Depending on the level of the class, students can be allowed to re-read a paragraph when answering questions or they can be asked not to look back. (It does not make much difference. Inaccurate readers will make mistakes even if they do look back.)
Slower readers can be kept moving as needed by, for example, "Anyone who has not yet finished Paragraph . . stop now, and answer the questions as far as you can in five minutes. Then go on to Part . . ."
At the end, they write a phrase or sentence on what the whole piece was about.
Step 2. Scores are the number of inaccuracies or omissions made by each student. (You can also note the number of accurate statements to add to the picture, but this can be harder to quantify. Errors are easier to score and more significant in basic reading for comprehension.)
Step 3.All work that has few or no mistakes is circulated around the class so students can see the different levels of comprehension that are possible, and see what standard is possible. This can be extremely helpful for the weaker students - to see a standard. Students also get their own work returned with correct items ticked.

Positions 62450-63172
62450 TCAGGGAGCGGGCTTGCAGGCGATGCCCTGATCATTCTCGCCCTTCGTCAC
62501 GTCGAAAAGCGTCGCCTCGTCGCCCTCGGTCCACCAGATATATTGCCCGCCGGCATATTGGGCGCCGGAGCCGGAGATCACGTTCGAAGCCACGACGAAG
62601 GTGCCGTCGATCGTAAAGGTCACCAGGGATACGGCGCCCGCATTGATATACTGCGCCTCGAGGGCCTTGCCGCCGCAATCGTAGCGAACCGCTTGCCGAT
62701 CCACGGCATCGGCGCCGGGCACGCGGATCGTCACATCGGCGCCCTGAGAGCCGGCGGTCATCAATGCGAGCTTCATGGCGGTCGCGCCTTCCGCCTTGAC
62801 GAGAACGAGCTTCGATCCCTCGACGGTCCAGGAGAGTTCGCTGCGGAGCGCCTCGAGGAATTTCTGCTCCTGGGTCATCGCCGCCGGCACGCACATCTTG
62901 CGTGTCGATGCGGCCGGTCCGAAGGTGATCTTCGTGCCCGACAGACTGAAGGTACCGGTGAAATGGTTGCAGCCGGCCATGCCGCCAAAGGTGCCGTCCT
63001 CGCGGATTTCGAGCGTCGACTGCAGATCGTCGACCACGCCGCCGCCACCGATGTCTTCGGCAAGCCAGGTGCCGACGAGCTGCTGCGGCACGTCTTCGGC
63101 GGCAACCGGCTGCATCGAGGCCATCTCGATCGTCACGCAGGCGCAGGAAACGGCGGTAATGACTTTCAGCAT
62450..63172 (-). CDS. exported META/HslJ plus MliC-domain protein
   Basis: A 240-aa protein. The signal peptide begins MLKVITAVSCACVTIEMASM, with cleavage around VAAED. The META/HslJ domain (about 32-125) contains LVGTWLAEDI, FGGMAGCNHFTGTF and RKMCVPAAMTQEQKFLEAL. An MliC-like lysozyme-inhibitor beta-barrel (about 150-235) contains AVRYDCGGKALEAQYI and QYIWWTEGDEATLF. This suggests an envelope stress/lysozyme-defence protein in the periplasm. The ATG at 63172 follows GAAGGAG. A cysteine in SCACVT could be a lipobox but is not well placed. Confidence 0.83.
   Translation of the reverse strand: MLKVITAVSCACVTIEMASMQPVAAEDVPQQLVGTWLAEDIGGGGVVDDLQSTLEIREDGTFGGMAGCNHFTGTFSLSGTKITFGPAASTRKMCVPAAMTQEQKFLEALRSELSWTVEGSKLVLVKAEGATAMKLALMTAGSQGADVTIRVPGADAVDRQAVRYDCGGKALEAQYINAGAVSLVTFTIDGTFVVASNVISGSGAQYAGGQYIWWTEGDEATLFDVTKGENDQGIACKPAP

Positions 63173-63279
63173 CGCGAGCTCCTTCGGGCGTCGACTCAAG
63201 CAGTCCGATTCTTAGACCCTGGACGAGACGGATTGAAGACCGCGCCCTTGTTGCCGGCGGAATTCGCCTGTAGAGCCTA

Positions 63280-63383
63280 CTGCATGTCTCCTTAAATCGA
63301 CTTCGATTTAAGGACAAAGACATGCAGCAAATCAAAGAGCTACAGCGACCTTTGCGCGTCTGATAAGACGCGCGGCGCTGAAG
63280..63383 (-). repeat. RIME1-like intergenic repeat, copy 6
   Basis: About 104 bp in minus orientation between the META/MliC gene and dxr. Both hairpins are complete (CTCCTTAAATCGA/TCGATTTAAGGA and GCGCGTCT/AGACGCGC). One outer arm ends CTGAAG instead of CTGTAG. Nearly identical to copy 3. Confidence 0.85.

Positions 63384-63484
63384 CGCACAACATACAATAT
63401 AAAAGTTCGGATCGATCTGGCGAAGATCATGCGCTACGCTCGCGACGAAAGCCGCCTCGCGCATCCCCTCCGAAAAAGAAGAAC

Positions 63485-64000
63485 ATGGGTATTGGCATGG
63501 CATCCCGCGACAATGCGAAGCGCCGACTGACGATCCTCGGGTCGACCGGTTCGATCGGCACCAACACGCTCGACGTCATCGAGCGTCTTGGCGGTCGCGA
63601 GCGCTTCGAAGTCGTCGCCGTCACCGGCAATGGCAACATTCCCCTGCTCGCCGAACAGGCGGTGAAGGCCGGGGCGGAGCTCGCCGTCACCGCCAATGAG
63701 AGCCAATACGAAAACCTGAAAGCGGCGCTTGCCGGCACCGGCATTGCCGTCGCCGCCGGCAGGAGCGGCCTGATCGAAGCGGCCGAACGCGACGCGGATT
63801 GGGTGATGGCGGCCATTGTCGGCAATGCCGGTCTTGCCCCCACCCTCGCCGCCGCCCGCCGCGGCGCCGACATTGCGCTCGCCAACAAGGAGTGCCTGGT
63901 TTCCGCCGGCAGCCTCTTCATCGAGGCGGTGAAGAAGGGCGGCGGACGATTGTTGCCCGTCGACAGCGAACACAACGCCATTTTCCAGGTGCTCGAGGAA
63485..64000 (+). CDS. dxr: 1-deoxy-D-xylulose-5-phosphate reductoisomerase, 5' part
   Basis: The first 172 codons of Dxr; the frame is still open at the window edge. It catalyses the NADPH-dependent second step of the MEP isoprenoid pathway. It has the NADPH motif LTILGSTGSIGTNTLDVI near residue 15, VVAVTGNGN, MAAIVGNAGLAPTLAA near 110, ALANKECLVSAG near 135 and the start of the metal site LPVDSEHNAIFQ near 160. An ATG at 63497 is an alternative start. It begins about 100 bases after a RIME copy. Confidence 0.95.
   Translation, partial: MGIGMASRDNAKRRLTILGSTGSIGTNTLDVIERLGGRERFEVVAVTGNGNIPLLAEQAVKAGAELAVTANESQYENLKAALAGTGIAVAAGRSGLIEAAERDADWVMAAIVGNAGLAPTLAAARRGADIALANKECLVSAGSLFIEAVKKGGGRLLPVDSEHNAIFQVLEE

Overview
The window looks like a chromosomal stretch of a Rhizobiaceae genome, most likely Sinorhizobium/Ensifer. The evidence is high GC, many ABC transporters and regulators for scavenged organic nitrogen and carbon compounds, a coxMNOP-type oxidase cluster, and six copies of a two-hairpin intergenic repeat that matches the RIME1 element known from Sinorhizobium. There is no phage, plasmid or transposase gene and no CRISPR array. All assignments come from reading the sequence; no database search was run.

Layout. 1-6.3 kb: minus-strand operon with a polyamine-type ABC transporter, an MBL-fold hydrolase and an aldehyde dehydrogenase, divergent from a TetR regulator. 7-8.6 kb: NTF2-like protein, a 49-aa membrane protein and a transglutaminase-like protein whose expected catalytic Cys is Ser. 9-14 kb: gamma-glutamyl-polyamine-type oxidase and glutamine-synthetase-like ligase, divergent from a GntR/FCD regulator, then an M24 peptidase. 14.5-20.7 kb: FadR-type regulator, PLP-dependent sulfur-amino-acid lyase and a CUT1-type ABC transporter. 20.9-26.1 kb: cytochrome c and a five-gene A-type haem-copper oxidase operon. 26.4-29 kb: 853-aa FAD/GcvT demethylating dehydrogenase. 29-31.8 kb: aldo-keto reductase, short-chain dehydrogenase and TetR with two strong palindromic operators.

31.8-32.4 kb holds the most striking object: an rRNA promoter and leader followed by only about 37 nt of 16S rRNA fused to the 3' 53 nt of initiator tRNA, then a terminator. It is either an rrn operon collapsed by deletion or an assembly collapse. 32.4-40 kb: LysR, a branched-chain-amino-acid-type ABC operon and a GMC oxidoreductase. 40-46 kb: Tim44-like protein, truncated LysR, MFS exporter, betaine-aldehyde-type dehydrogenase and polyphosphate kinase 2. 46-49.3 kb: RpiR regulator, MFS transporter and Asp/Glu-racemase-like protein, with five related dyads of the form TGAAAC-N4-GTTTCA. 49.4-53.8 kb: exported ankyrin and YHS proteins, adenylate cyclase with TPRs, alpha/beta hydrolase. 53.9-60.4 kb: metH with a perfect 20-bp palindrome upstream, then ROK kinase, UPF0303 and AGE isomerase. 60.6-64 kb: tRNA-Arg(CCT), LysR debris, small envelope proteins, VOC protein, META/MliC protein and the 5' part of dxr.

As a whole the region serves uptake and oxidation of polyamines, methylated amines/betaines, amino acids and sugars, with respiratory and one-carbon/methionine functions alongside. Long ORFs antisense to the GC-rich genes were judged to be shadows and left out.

Step 4. A quick 5-10 minute classroom discussion that sorts out the main points - what really was the gist of each paragraph and the whole text - and what other information was accurate. If this is run like a circus, it can be enjoyable. If made dull, it is tedious for everyone.
Step 6. Students raise and discuss any issues they wish about the text or the task, and keep their work as a benchmark for later progress.
Step 7. Repeat with another 7-paragraph text next term or next month, but not more often, or the task can lose its interest.
Value of the test:
1. Information for a teacher to know more about the class
2. For individual and classroom benefit and feedback
3. Data for research
* The Lisa story is also available including direct questions, True/Not True, multi-choice, and open-ended, so you can compare students' responses to different forms of testing. Poor writers can give their 'gist' responses orally in individual sessions if necessary.